HOW DO YOU SAY “YES”? (Luke 1:26-38): 21 December 2008 (Fourth Sunday of Advent)
How do you say “Yes”? Teach me, my Mother. Praying yet again over the Annunciation story, I can’t help but wonder again if you were able to say “Yes” because you were just generous or because you didn’t completely understand what you were getting into. I suspect that it was both.
I mean, how can anyone agree to let God turn one’s life upside down? Isn’t that’ what your “Yes” to the angel meant? To agree to be the mother of the “Son of the Most High” isn’t a simple thing. First of all, you didn’t have to stretch your imagination to know what agreeing to the proposed pregnancy would do to your engagement to Joseph. I’m sure you knew it would ruin and end any prospect of marriage to him. When you said “Yes,” you certainly had no idea that this same angel would visit Joseph in his dream. And even if you knew that Joseph was a righteous man and someone who loved you, there was no telling how he would react to the whole situation.
Secondly, you must have guessed that by saying “Yes,” you would endanger not only your relationship with Joseph, but also your own life. You knew of the law of Moses that prescribed stoning for those caught in adultery–and certainly you must have known that it wouldn’t be easy to convince people to believe any talk of angels–not even those closest to you.
And if you did manage to survive, saying “Yes” to the angel would most certainly be saying “Yes” to a life of ruined reputation. As is the case today, the villagers and neighbors would flock around your life and feast on your story. In fact, even as an adult, Jesus was still referred to as your son–and not Joseph’s–a clue, we’re told by biblical scholars, that the rumor about the illegitimacy of his birth had not exactly died down.
But finally, what does the “Son of the Most High” mean anyway, and what does being his mother entail? Did you know that he wouldn’t be your usual king, but would, in fact, be almost the complete opposite–someone who would make himself servant and would even be executed among criminals?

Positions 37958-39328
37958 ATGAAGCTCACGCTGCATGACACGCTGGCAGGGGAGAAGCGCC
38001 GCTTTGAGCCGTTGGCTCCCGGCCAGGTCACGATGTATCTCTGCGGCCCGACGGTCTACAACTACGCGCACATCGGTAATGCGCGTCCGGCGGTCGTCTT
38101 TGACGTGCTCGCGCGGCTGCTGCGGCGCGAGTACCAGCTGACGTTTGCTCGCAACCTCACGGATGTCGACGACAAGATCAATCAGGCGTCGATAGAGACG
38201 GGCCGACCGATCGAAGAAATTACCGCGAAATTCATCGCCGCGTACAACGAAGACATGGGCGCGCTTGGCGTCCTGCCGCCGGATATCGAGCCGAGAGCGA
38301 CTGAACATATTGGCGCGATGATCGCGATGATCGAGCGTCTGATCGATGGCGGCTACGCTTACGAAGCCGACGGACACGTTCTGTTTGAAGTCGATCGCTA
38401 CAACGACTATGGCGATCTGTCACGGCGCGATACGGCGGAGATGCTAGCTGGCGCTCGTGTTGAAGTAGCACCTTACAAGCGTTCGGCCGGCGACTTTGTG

It’s hard to imagine that you said “Yes” understanding fully well what you were getting into. I mean, it just wasn’t possible to understand everything about that decision and commitment of yours–as it is impossible today to understand every consequence and implication of our decisions and commitments. As I reflect more about the Annunciation, more and more I can’t help but suspect that you must have accepted the angel’s invitation without complete understanding! But that, more than anything else, reveals the generosity of your “Yes.”
It’s easy to say “Yes” when we know exactly what we’re getting into, and when we’ve been able to do the math as far as the costs and benefits are concerned. It’s much tougher to be generous when we can see some of the costs but don’t see the benefits too clearly. But just the same, you paused and thought for a while, took a deep breath, summoning all your faith, and said “Yes.”
Teach me how you say “Yes.” Too often I count the coins and perform what has become the prerequisite number-crunching before I agree to get into anything. There are two problems with this type of accounting: First, in this life, it’s simply impossible to foresee all the benefits and costs of one’s decisions and actions. Often we need to make the decision first before we can understand and experience its consequences. Secondly, we’re simply not supposed to play the accountant with God. When we think about it, God doesn’t play accountant with us because we deserve none of the gifts that he has given us. If God opts to count the coins with us, we will be left with nothing because we deserve nothing.
God invites us to faith and to generosity–even to extravagance–because he puts his faith in us and pours out everything for us.
Dearest Mary, help me learn how to say “Yes” the way you did that first moment with the angel and every single day that followed that. Amen.
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